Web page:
Don’t Jump the Gun with Predictive Coding

Future of predictive coding
Global Aerospace Inc. et al., v. Landow Aviation, L.P. dba Dulles Jet Center, et al.

Results are in from the first case where a judge mandated the use of predictive coding, despite initial objections from the plaintiff that the technology is not as effective as human review. The Wall Street Journal Law Blog reports predictive coding used in the case found 81% of relevant documents.

The ABA Journal compares these results to the 60% accuracy rate for human reviewers estimated by a 2011 Richmond Journal of Law & Technology article. Some claim the comparison proves the superiority not only of this particular review technique, but also of artificial intelligence over lawyers.

This conclusion might be jumping the smoking gun, literally. What if the most relevant data is contained in the missing 19%? Initially, the Global plaintiff argued that all relevant evidence must be produced, which is, after all, the goal of defensible discovery.

Predictive coding, also known as Technology Assisted Review (TAR) and Computer Assisted Review (CAR), is a very new review method. Contrary to what eDiscovery headlines may lead you to believe, TAR is currently used by only a small portion of the legal community. Industry standards are not set, and there is little agreement about when and how it should be used. This disagreement can lead to expensive and often futile negotiations with opposing counsel.

When predictive coding is employed, a team of highly-paid human experts, specializing in statistics, law and technology, must train the computer in what is relevant by coding a sampling of documents (in the Global case, 5,000 documents). The coding is then applied to the rest of the documents to determine relevancy. If the initial sample is not correctly coded, the results will be drastically inaccurate. Therefore, human intelligence is still essential to the process.

In addition, Global is a single case with a relatively small sample size. Even if predictive coding continues to provide consistent, reliable results, it is not a one-size-fits-all approach for document review. If it is widely adopted in the future, predictive coding will never replace other search technologies or human intelligence; it will simply be another option in your litigation toolkit.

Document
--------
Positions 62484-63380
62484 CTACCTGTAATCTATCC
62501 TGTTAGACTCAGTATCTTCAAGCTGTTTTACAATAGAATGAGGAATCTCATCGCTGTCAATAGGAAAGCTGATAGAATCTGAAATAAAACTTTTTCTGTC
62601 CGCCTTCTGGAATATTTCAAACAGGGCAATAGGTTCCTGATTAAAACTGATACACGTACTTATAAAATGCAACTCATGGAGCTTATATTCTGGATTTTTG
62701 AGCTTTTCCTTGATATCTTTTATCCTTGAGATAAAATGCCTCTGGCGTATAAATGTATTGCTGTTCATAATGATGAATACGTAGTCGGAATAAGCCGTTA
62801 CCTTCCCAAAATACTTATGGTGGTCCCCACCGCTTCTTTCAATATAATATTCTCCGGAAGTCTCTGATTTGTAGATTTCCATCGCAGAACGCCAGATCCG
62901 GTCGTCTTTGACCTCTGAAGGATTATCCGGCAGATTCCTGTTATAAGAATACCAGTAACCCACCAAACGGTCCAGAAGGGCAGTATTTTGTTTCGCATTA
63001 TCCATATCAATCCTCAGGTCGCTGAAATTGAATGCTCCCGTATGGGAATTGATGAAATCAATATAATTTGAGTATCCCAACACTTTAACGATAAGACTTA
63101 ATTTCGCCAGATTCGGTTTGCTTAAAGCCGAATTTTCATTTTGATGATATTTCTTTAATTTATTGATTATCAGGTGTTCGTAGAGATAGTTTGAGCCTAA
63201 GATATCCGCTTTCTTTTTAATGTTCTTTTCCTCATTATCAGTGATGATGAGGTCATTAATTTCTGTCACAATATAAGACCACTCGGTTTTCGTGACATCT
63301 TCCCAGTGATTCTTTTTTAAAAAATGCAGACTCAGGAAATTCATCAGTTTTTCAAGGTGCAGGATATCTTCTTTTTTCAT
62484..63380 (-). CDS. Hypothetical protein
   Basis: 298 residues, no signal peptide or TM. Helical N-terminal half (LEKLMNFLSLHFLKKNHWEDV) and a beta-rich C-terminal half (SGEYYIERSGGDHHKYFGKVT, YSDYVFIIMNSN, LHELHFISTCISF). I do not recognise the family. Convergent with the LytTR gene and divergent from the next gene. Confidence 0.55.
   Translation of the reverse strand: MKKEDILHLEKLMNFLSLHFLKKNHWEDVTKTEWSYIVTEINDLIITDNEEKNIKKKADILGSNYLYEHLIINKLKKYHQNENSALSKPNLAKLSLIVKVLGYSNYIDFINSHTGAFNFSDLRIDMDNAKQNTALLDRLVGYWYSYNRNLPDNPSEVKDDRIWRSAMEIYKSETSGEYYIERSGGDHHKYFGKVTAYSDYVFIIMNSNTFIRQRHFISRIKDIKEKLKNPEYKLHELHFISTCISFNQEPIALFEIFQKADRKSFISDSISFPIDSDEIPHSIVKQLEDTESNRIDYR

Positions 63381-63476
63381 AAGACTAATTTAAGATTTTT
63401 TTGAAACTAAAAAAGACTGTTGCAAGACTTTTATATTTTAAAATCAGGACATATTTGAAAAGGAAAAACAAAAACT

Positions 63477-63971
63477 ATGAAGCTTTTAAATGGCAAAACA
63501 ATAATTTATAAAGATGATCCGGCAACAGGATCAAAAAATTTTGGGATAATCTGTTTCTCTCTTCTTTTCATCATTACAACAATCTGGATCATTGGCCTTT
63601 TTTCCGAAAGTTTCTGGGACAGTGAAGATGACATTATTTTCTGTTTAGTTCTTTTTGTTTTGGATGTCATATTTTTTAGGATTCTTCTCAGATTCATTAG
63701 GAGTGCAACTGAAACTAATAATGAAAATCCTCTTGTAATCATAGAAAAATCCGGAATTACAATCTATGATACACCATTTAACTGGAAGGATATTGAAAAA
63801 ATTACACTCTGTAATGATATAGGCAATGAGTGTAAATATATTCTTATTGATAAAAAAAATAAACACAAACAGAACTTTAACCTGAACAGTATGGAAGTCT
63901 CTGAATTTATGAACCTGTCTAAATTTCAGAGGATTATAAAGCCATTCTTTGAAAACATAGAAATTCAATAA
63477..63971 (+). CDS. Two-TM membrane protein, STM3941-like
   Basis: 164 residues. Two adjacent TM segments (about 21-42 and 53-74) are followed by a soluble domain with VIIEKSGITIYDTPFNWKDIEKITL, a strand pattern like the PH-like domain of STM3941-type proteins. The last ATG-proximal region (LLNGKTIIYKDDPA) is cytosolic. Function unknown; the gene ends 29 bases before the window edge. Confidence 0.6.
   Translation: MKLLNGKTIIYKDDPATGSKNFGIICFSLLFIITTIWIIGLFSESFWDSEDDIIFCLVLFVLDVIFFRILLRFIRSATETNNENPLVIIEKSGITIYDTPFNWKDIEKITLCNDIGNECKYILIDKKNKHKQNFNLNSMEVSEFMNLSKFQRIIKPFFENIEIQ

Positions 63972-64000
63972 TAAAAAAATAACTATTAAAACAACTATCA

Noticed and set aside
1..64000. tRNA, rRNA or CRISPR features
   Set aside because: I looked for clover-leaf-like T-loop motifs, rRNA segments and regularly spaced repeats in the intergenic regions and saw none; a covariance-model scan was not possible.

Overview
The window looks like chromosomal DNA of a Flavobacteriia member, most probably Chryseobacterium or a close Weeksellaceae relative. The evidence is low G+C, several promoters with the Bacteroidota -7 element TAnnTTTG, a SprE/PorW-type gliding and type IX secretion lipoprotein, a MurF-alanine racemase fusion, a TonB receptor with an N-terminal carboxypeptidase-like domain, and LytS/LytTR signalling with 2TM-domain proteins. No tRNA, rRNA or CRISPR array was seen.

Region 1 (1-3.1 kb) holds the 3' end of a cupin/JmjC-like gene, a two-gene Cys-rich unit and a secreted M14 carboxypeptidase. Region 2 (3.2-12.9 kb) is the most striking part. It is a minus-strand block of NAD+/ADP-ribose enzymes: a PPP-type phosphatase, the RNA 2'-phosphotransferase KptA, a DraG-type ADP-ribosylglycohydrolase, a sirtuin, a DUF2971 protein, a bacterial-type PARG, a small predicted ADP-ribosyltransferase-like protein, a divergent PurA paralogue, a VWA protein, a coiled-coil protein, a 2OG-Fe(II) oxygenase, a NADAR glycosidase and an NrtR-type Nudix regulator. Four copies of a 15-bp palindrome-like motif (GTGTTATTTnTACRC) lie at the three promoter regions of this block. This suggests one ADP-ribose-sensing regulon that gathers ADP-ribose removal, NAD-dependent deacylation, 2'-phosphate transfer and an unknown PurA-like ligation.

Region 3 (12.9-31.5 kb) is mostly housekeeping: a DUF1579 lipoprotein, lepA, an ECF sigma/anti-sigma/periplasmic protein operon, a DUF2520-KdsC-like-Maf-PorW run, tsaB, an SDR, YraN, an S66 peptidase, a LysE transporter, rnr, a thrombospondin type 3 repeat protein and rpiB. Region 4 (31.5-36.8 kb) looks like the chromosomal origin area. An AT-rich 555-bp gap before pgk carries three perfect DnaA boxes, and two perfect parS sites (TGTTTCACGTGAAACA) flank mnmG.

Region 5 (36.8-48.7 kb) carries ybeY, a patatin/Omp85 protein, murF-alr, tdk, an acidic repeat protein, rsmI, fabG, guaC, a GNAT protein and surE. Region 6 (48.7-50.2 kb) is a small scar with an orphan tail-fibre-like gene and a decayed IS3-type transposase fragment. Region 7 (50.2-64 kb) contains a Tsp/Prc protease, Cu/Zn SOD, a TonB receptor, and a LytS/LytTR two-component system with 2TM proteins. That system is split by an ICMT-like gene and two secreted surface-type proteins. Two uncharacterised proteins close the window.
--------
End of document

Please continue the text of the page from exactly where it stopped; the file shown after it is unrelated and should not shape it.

In most cases, a carefully planned discovery process combined with a multimodal search approach yields the most accurate results for the least cost.

Drawbacks of predictive coding

  • Small mistakes early in coding can create false positives and miss relevant documents.
  • Accidental disclosure of privileged information is more likely.
  • For the sake of transparency, CAR/TAR/predictive coding often requires disclosure of all non-privileged training documents and coding to opposing counsel, regardless of relevancy. How much do you want opposing counsel to know?
  • The cost of predictive coding/CAR/TAR negotiations can cancel out any savings the approach might otherwise generate.
  • Predictive coding/CAR/TAR only makes sense for extremely large sets of ESI. How big is your data?

Technology should be used to reduce review volume, not to replace human review. Human intelligence cannot be fully automated. A concept-clustering search approach combines the best of human and artificial intelligence.

Contact a WarRoom litigation support consultant to help you determine the strategy that minimizes your risk and cost.

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